David Davis: My hon. Friend makes an extremely good point. The progress of the Bill has been marked by the avoidance of difficult questions at every turn —putting them off and taking them at some point later—so that people vote for something that is not compulsory yet, but which might be one day. He makes
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a good point about the purpose. The reason for raising the purpose at the beginning of the tests is that it has an impact on whether the scheme will work and on its cost-effectiveness. It also has an impact on what we need to do to protect civil liberties and personal privacy along the way. So he is right. We will try to avoid Henry VIII clauses or similar measures in the course of our discussions on the Bill.

Where in this Queen's Speech were the radical and distinctive policies that we were promised by the Chancellor of the Duchy of Lancaster last week? Where was the unique and distinctive vision for Britain? Nowhere. If the Government want to fight the next election on the issue of crime and security, we are more than happy to do so.

People know that the Government have spent seven years focusing on the wrong priorities. They also know that the sudden interest in tackling crime is born out of political calculation rather than real resolve. But real resolve and real action are what we need: action to put more police on the streets; action to put more criminals behind bars; action to help turn people away from drugs; action to get a grip on immigration; action to keep Britain safe from harm. Those are the people's priorities. Those are our priorities. Those are the things that will decide the next election, and for us, that election cannot come soon enough.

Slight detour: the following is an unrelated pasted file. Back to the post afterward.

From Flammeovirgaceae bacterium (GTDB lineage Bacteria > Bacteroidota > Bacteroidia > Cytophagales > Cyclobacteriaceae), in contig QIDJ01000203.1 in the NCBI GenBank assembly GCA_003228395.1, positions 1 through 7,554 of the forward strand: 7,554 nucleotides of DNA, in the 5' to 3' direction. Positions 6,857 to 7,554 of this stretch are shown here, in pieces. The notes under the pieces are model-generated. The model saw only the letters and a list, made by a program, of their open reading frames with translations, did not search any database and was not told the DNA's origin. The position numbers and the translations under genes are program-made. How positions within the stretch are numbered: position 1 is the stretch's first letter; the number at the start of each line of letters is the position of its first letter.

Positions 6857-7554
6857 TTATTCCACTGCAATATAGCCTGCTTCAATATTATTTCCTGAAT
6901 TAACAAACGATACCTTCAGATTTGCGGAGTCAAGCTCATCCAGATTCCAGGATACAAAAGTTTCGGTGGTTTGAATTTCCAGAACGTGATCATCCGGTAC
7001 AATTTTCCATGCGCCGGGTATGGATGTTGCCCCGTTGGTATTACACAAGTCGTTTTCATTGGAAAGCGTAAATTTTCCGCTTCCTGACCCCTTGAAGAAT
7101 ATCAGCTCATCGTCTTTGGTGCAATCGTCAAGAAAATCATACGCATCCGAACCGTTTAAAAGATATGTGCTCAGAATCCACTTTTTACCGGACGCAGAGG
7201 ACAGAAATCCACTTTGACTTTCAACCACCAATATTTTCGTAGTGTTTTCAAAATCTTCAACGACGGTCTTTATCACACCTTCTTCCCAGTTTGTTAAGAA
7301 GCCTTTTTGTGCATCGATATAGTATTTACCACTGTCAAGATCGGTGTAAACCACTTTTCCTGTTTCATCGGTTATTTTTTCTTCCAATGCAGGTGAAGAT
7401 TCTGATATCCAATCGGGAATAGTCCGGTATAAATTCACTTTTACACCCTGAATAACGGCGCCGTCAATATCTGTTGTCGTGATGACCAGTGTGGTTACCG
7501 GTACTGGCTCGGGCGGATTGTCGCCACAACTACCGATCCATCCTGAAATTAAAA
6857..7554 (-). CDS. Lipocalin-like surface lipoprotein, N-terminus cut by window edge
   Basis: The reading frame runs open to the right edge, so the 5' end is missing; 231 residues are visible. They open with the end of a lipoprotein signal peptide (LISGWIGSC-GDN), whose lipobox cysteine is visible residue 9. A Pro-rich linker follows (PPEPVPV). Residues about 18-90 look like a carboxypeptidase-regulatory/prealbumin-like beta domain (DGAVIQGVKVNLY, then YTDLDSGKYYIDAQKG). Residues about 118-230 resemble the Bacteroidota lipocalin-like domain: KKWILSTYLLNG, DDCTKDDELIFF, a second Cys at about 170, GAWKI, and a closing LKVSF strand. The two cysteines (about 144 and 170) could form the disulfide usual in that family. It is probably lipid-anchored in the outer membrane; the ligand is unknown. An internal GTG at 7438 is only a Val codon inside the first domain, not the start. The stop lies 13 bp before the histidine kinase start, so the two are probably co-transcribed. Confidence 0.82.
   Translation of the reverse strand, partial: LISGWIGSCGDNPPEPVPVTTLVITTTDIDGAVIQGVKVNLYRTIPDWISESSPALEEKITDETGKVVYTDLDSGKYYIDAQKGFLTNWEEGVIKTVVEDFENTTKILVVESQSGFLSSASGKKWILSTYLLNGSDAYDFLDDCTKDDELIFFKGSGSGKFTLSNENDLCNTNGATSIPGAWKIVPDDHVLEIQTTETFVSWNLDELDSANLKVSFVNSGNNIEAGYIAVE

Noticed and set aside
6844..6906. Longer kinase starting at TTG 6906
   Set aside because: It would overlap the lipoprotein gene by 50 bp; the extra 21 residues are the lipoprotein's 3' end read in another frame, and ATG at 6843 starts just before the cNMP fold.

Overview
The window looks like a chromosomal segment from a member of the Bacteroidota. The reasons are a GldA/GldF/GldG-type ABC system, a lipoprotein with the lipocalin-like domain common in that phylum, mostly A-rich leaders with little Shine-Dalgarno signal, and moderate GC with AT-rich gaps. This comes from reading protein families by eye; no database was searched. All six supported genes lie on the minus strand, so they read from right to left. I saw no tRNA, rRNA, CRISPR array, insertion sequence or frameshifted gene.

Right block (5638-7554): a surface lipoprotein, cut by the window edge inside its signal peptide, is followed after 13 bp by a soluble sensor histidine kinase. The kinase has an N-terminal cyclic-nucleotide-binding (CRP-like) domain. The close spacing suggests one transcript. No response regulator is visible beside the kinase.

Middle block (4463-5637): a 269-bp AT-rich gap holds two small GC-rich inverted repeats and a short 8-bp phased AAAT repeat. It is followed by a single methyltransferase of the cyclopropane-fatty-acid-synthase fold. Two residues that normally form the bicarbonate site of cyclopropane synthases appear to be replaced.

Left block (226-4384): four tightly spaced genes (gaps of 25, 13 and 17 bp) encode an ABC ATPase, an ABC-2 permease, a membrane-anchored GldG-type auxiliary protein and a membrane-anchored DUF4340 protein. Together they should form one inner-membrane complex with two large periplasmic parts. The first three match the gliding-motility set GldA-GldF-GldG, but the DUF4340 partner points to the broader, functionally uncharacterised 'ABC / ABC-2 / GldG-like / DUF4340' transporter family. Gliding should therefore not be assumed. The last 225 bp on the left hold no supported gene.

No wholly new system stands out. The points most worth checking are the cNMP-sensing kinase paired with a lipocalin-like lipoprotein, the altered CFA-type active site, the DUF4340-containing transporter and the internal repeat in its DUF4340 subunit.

Several hon. Members rose—

Madam Deputy Speaker: Order. I remind right hon. and hon. Members that Mr. Speaker has imposed an eight-minute time limit on all Back-Bench speeches.

5.39 pm

Mr. John Denham (Southampton, Itchen) (Lab): In the brief time I have available, I should like to deal with two of the major criticisms that have been made of the Government's proposals in the Queen's Speech. That unfortunately means that I will not have time to deal with the criticisms made by the right hon. Member for Haltemprice and Howden (David Davis). His speech was a disgraceful performance. He abandoned any pretence of making an overall assessment of the Government's record to date. It is of course fine to point to areas where crime has not gone down, but only if proper credence is given to the fact that, according to the British crime survey—the best measure—crime overall has come down substantially under this Government and that that is an achievement of this Government. The chance of being a victim of crime is at its lowest level since the British crime survey began. Not only did he disgracefully not even acknowledge that reduction, he did not begin to say how the £1.7 billion-worth of cuts in the Home Office budget that his party proposes would help build on the success so far.